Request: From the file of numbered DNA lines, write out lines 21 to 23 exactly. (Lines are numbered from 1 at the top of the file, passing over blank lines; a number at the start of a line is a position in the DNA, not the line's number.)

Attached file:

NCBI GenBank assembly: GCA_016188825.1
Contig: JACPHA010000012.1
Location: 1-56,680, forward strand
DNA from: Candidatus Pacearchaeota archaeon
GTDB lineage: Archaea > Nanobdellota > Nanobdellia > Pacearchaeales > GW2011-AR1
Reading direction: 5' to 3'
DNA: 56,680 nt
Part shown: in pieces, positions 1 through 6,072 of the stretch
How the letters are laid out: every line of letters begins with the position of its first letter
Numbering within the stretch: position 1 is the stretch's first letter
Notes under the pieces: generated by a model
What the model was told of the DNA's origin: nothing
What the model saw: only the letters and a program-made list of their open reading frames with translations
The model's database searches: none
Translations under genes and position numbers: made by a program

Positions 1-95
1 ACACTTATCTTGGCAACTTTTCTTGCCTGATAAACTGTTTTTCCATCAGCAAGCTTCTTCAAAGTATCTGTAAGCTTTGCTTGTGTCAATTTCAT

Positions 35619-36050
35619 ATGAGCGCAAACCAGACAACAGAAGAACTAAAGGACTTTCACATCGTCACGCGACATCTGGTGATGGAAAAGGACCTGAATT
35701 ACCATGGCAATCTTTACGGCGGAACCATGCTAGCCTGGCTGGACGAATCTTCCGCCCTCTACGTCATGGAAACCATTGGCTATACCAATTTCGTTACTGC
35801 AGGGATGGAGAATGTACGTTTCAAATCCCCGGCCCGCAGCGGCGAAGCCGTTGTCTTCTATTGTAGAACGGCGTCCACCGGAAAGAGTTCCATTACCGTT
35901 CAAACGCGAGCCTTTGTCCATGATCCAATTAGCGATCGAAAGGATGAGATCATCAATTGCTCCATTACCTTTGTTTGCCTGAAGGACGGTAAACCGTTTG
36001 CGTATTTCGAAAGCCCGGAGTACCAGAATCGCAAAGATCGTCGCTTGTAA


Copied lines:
35801 AGGGATGGAGAATGTACGTTTCAAATCCCCGGCCCGCAGCGGCGAAGCCGTTGTCTTCTATTGTAGAACGGCGTCCACCGGAAAGAGTTCCATTACCGTT
35901 CAAACGCGAGCCTTTGTCCATGATCCAATTAGCGATCGAAAGGATGAGATCATCAATTGCTCCATTACCTTTGTTTGCCTGAAGGACGGTAAACCGTTTG
36001 CGTATTTCGAAAGCCCGGAGTACCAGAATCGCAAAGATCGTCGCTTGTAA